森林樹木と土壌間における雨水の挙動 ―現地測定と浸出・透過実験 [in Japanese] Behavior of rainfall between stem flow and soils in the woods ; Field study and laboratory tests of leaching and absorption elements [in Japanese]
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Field and laboratory studies were conducted to investigate the successive changes in the chemical and physical characteristics of rainwater through stemflow as well as soil in three different forest ecosystems. That is, Sugi (Cryptomeria japonica), Konara (Quercus serrata), and Mousoutiku (Phyllostachys heterocycla) forests which are located in the Kakuma campus of Kanazawa University, Ishikawa Prefecture, Japan. Rainwater outside those forests was also sampled as control precipitation. For field investigation, the rainwater samples as throughfall and stemflow were collected from February 25 to March 18, 2004. For laboratory investigation, the batch leaching experiment using control rainwater was performed over a period of one week, and the continuous filtration experiment using downflow soil bed system with the stemflow of those trees was undertaken as well. XRD analyses of bulk soil and < 2 μ m fraction of soil samples collected from those forests showed similar mineral compositions composed of quartz, feldspars, cristobalite, gibbsite, chlorite, vermiculite, and kaolin minerals. The leaching experimental data showed similar mineral decreases in the rainwater pH of Sugi forest (pH〜4), while little change in the rainwater pH of Konara forest was observed. Conversely, the rainwater pH of Mousoutiku forest tended to increase. These pH changes may be the result of dissolution of K and Ca contained in the bark of those trees in agreement with the experimental data of chemical composition of rainwater analyzed by ED-XRF. Scanning electron microscopic observations of tree bark showed that the surfaces of bark after leaching became smoother than those before leaching, and their EDX spectra showed that there were decreases in the K and Ca contents after leaching. The continuous filtration experiment demonstrated that there were significant changes in the pH, EC, and Eh of the effluent rainwater after filtering through a soil filter bed with several kinds of minerals, indicating that minerals serve as a natural buffer. These results indicate that the type of plants and mineralogical composition of soils in forest ecosystems have effects on the successive changes in the chemical and physical characteristics of rainwater.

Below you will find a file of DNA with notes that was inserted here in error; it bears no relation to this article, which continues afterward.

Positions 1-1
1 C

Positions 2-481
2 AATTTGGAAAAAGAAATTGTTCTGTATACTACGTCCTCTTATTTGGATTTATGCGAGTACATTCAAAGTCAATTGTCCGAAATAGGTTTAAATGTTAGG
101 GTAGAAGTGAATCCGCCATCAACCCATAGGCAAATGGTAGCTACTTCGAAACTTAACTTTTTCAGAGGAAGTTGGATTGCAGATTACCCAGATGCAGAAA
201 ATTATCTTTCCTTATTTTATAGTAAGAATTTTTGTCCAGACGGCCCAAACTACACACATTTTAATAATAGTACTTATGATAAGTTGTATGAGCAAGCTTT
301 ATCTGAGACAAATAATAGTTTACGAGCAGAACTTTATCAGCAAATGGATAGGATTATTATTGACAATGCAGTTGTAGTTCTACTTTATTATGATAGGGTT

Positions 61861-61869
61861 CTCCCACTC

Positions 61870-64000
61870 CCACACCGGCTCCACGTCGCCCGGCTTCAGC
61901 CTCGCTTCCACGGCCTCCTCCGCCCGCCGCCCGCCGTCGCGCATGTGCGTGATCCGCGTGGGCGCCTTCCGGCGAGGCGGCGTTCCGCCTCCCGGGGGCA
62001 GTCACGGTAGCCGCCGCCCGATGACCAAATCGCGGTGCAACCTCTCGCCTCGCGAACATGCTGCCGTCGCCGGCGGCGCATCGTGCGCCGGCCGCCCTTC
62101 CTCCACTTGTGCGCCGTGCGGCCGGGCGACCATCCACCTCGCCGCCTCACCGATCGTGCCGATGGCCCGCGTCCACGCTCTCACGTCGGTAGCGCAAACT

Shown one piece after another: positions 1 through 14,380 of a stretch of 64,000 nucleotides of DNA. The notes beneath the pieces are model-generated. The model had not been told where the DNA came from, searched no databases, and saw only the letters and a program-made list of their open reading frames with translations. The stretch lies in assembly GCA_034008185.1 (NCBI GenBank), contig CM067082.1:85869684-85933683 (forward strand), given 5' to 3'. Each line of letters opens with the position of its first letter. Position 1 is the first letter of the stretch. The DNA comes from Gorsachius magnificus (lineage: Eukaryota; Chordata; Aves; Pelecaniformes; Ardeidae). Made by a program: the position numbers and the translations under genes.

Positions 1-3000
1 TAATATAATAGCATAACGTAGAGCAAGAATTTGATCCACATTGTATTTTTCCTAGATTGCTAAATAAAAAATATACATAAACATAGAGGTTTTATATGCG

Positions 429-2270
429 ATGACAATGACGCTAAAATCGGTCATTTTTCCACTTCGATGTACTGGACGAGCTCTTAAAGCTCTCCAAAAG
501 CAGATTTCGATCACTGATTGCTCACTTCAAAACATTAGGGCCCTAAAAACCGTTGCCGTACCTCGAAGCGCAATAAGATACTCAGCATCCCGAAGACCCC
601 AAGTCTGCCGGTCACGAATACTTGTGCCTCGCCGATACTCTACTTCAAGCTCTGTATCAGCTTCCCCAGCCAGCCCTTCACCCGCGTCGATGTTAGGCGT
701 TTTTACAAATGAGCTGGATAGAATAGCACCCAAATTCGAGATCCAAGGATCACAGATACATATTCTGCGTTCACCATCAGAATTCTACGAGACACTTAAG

- Earth Science (Chikyu Kagaku)
Earth Science (Chikyu Kagaku) 58(6), 389-405, 2004
The Association for the Geological Collaboration in Japan